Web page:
The magic of rejection

What is the “magic” that makes some organizations successful (my favorite baseball team!) when others fall on their face (my favorite football team!)?  Fairy dust? Money? Voodoo? Leadership? Just blind luck?

I want my favorite organization (Cook County Farm Bureau®) to have the “magic” to enjoy unbridled success for members.

In April, I took an Executive Leadership online course to explore the topic. Of no surprise, disruptive change and the extreme pace of change was forefront. Change is inevitable. The organizations and leaders that have the skills to steer through change will survive and adapt. And those that don’t change become Blockbuster Video, Blackberry, Woolworths, Circuit City, Montgomery Wards, Pan-American Airlines, Pullman Company, MCI WorldCom, Oldsmobile, Compaq Computers, and DeLorean Motors.

Did those companies plan to fail or fail to plan?

Something that prevents organizations from changing and evolving is leadership’s inability to handle rejection by individuals, boards, customers and members.  As an example, one of my classes featured a video of Jia Jiang, a young man and a Chinese immigrant living in Texas. Jiang blamed his fear of rejection as the reason he has not created a successful company. 

Rather than let this fear control his life, Jiang decided to teach himself how to accept rejection without fear (and he videotaped each rejection). The result was a fascinating video collection which he calls rejectiontherapy.com (100 days of rejection). Here are few great video examples he posted:

Rejection 2: request a “burger refill”

Rejection 6: play soccer in someone’s backyard

Rejection 19: Make an announcement on a Southwest Flight

Rejection 39: Race random stranger

Rejection 49: Interview a panhandler

Rejection 83: Exchange rejection with a smile

Watching these videos certainly caused me to cringe… I am so anti-rejection! However, the lesson was not lost on me: those people that are successful must be willing to take risks and fail. How many times did Thomas Edison create a version of his incandescent lightbulb before it actually functioned as theorized? What if Michael Jordan had decided not to play basketball after his sophomore year of high school? What if Dumbo had not flapped his ears? What if Wile E. Coyote had given up after the first time he blew up?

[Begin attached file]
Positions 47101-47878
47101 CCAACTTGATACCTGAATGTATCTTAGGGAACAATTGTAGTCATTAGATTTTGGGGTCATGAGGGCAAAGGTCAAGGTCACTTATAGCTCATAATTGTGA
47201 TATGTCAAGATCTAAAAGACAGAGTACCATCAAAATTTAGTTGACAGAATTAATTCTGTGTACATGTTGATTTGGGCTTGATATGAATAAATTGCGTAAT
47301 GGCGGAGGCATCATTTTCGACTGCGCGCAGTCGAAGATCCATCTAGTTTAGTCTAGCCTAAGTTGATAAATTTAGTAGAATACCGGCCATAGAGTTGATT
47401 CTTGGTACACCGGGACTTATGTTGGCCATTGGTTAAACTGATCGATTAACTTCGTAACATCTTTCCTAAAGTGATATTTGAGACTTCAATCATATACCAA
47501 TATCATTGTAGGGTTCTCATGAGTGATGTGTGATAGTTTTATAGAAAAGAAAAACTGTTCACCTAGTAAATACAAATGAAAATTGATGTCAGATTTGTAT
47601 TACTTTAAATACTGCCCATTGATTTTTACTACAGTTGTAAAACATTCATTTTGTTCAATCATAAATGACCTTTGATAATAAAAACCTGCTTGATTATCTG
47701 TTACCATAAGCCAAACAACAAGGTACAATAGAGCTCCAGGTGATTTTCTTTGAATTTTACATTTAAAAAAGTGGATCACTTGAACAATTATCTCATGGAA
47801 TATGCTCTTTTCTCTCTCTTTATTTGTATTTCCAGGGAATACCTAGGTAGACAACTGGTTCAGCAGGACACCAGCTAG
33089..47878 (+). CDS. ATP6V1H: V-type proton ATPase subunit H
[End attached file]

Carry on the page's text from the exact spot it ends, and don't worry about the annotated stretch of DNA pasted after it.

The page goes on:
Recently, CCFB President, Jim Gutzmer passed onto me minutes and documents from a now defunct organization, the Cook County Truck Gardeners and Farmers Association. (Some readers may remember or have been a part of this Association) On April 1, 2009, action was taken to dissolve the Association due in part to the lack of active membership and the inability to muster a quorum at meetings. That is true membership rejection. I looked at the purpose of the organization created in 1902 and it is strikingly similar to that of the Cook County Farm Bureau’s purpose.  I’m sure they did not plan to fail, but did they fail to plan?

Your Board, Teams, and Staff have been actively discussing the Cook County Farm Bureau delivering on the promise of membership made when the individual joins the organization.

Success requires a well-designed plan, an eye on the future, understanding of strengths and weaknesses as well as those of your opponents, hard work by team members, a willingness to do the small things great, leadership vision, and the ability to articulate that vision, a cohesive, positive culture, and perhaps a little bit of luck? Will your Cook County Farm Bureau have the “magic” in the future?

We will try new things, new approaches, variations in communication, and offer new programs for farmers, landowners, homeowners, millennials, prime timers, consumers, and friends! On occasion, we might fail, but we will learn from those failures. Heck, we may pull a rabbit out of a hat.

Abracadabra, hocus-pocus, shazam!

Bob Rohrer can be reached at brohrer@cookcfb.org